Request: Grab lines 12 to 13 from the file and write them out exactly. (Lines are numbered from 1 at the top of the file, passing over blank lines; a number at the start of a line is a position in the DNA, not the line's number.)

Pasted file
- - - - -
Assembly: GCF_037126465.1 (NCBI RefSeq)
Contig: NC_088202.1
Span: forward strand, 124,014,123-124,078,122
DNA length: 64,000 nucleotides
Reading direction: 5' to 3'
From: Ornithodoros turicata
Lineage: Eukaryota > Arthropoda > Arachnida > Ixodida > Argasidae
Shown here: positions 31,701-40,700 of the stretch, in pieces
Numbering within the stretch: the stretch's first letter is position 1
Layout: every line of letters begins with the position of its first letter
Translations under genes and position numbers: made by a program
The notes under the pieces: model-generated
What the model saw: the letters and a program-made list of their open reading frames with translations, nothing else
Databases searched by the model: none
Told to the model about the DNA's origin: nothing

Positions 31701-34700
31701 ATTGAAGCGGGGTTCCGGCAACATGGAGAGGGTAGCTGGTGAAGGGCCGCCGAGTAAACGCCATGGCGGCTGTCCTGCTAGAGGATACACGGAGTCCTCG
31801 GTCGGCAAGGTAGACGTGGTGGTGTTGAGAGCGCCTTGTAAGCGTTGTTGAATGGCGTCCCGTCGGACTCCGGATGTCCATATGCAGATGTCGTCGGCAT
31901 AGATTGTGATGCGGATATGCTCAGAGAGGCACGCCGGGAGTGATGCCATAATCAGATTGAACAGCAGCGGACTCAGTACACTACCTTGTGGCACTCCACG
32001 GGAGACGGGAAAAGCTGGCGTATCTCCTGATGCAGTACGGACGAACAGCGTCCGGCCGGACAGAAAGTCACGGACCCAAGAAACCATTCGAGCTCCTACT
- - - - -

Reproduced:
The notes under the pieces: model-generated
What the model saw: the letters and a program-made list of their open reading frames with translations, nothing else